The future of the downtown is looking brighter.
A plan has been unveiled to bring a new, updated look to the city’s downtown lighting scheme as part of the implementation of the Downtown Urban Design Strategy.
That process began last week when city council had a brief introduction to the project by city staff as it prepared to go public for input on design choices.
The existing, historic, multi-globe downtown streetlights need to be replaced as they are past their useful life, with a recent study citing the light poles were failing “due to age and associated structural deterioration.”
“The current lights have also been expensive to maintain and difficult and timely to replace,” noted a city staff report.
Toward that end the city hired consultants to help select downtown streetlights, as well as decorative lighting that will be on all year and holiday lighting.
Residents will have a choice in the final design of the lights by choosing a favourite online — where the proposed downtown streetlight designs will be posted on the city’s website — from each category of light.
The public feedback will also include consultation with the downtown business community on the preferred lighting styles.
Light it up
According to what was laid out in the strategy for downtown urban design, the goal is to implement lighting that “creates a pleasing nighttime environment, while at the same time meets safety and security objectives.”
As well, those lights are expected to “enhance and complement the historic downtown, reduce operational and maintenance costs, be energy efficient, and improve lighting conditions,” read a city staff report to council.
And it won’t just be the bulbs or the glass on the light poles being replaced in the project. The streetlight upgrade will require the full replacement of the streetlights including the base, pole and light.
A light strategy
The lighting project draws heavily on the Downtown Urban Design Strategy which has recommended the use of three different streetlights, including a heritage style for Baker and Ward street, a transitional style for Victoria Street and cross streets and a contemporary style for Vernon Street.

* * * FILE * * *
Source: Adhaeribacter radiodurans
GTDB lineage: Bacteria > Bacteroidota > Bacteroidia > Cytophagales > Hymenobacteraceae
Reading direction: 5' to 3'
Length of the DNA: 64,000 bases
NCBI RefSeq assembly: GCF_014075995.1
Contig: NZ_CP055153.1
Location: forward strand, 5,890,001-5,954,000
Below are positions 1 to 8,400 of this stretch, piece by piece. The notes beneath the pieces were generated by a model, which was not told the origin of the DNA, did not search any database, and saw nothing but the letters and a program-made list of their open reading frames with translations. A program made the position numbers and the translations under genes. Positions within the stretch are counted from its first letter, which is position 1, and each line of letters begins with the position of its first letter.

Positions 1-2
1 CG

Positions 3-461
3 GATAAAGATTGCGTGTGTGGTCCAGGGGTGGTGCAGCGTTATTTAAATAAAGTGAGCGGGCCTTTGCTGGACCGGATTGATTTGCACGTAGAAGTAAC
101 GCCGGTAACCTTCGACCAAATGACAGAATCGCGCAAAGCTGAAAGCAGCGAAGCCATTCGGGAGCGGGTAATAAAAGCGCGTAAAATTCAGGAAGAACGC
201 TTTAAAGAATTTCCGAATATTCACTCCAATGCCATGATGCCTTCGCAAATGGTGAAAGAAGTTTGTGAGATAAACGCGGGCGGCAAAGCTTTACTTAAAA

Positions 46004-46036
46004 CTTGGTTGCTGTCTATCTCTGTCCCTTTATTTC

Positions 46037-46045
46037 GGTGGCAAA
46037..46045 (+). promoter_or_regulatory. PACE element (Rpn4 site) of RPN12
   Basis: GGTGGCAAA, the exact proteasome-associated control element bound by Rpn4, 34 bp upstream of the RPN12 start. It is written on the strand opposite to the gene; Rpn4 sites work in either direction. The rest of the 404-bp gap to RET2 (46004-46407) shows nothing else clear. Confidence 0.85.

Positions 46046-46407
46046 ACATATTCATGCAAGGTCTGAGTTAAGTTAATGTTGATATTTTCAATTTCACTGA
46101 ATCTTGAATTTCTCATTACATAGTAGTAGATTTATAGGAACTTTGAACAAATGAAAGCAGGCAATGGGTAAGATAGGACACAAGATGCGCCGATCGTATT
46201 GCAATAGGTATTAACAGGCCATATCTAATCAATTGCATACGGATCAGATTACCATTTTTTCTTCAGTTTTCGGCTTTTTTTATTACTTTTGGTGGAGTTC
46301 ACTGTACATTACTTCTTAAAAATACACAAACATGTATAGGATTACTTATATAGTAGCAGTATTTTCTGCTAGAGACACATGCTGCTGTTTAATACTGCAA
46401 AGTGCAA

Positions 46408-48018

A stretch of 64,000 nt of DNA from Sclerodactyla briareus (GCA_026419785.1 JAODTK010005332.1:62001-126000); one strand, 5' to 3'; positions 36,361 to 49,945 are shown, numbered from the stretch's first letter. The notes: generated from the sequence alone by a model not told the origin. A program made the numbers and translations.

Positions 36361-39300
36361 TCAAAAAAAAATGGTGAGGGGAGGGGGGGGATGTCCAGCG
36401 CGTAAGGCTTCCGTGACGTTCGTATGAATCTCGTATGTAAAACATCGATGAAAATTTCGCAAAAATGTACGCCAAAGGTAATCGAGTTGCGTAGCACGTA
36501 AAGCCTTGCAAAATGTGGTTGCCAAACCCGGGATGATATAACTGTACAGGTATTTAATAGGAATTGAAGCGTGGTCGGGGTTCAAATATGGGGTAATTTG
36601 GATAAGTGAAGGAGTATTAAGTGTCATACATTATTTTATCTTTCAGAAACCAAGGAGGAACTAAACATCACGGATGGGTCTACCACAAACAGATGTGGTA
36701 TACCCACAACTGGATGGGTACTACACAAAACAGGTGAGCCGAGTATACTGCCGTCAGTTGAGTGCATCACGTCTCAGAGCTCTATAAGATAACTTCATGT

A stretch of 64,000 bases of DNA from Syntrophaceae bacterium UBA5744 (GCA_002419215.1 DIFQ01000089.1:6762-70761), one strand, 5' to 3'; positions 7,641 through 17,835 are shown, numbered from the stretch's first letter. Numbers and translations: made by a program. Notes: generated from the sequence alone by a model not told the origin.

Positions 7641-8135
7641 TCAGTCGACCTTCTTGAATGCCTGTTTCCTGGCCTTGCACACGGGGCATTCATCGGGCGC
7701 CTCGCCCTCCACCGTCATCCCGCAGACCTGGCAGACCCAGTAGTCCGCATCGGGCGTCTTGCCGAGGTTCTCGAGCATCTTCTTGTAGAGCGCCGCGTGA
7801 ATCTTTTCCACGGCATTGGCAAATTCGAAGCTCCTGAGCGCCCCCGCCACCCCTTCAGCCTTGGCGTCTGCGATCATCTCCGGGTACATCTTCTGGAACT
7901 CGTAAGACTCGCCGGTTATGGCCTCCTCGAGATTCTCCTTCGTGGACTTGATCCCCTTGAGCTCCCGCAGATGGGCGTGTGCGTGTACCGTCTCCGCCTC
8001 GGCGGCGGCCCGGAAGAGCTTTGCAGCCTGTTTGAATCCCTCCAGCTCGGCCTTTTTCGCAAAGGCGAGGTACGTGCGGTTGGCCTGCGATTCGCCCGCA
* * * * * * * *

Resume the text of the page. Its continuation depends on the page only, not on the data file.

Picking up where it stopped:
In order to guide the process a selection committee will be formed with members from the city’s Cultural Development Committee, the Nelson business community, Nelson Hydro and a member from the public to help choose three different lights for each category.
Light at the end of the tunnel
Once the public feedback period has ended a final report will be compiled and delivered to council for a final decision, aiming for new streetlight installation beginning in 2019.
Prior to that decorative and holiday lighting will be installed in the downtown before the end of the year, with the consultants helping select a new decorative and holiday lighting design using the tenets of the strategy the city developed for the downtown.
“The recommendations include overhead catenary lighting for the Baker and Ward street intersection,” noted the staff report.
Overhead catenary lighting could also be used in the two public amenity areas in the 400 block of Baker Street, with additional lighting options wrapping trees and light standards.
The consulting fees are covered in the 2018 budget, while $85,000 has been allocated to replace a portion of the downtown streetlights. The remaining downtown lights will be replaced over the next four years as the city approves spending the money.
Good things come in threes for Civic Theatre
The Civic Theatre and the city are partnering in a grant application to secure money for the realization of three screens for the city’s only movie house.
The Nelson Civic Theatre Society (NCTS) has proposed a three-screen development initiative and is applying to the Rural Dividend Fund for financial support.
The Civic Theatre requested and received approval of a council letter of support for a funding application to the Rural Dividend Fund, Partnership Stream to “develop a thriving and collaborative Kootenay screen-based industry and to complete the design plans for the project.
“NCTS and city administration are currently in discussions about other avenues to support the larger three-screen development and assistance with other funding applications,” noted a NCTS letter to council. “These will continue.
The city has not committed to direct financial support at this stage but through maintenance and other possible initiatives there may be the potential to contribute to a larger project.
Direct financial support is not crucial to Rural Dividend partnership.
— City of Nelson